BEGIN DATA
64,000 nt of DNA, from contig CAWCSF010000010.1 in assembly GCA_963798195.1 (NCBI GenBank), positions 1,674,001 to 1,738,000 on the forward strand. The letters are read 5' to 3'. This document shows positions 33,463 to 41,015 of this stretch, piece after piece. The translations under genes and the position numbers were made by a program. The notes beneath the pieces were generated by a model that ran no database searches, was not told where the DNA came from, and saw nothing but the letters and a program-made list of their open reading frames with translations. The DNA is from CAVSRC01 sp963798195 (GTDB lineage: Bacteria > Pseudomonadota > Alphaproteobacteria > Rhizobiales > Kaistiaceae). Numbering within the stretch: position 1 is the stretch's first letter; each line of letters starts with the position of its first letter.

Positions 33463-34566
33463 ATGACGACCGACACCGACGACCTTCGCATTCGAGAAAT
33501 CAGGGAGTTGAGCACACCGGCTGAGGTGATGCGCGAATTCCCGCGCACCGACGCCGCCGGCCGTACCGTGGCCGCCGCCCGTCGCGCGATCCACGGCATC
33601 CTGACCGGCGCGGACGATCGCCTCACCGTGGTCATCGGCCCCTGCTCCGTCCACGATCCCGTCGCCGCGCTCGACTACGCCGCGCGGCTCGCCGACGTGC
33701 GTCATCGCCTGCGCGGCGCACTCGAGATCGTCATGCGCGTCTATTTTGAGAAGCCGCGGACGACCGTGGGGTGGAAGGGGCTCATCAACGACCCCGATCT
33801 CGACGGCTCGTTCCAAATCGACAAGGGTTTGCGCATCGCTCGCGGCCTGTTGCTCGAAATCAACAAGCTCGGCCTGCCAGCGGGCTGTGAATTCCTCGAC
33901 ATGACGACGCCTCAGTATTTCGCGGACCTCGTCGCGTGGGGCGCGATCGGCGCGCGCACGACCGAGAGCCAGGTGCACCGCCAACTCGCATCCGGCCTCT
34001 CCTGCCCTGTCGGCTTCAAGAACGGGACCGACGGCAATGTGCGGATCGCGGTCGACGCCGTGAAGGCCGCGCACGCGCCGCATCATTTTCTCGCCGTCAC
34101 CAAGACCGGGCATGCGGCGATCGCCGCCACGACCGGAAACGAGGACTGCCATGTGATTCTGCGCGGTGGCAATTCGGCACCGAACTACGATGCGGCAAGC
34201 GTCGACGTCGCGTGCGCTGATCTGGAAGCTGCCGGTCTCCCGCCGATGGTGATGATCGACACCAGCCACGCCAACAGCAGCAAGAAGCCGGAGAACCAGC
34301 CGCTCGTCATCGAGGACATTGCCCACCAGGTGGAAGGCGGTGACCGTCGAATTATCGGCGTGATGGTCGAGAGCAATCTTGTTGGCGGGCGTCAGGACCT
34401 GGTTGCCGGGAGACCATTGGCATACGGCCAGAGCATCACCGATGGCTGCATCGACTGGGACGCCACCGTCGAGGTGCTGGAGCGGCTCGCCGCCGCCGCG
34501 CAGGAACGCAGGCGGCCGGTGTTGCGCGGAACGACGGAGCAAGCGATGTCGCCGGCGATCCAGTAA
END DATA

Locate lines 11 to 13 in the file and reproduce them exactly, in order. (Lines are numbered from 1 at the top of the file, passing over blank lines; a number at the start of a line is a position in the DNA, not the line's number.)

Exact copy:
34201 GTCGACGTCGCGTGCGCTGATCTGGAAGCTGCCGGTCTCCCGCCGATGGTGATGATCGACACCAGCCACGCCAACAGCAGCAAGAAGCCGGAGAACCAGC
34301 CGCTCGTCATCGAGGACATTGCCCACCAGGTGGAAGGCGGTGACCGTCGAATTATCGGCGTGATGGTCGAGAGCAATCTTGTTGGCGGGCGTCAGGACCT
34401 GGTTGCCGGGAGACCATTGGCATACGGCCAGAGCATCACCGATGGCTGCATCGACTGGGACGCCACCGTCGAGGTGCTGGAGCGGCTCGCCGCCGCCGCG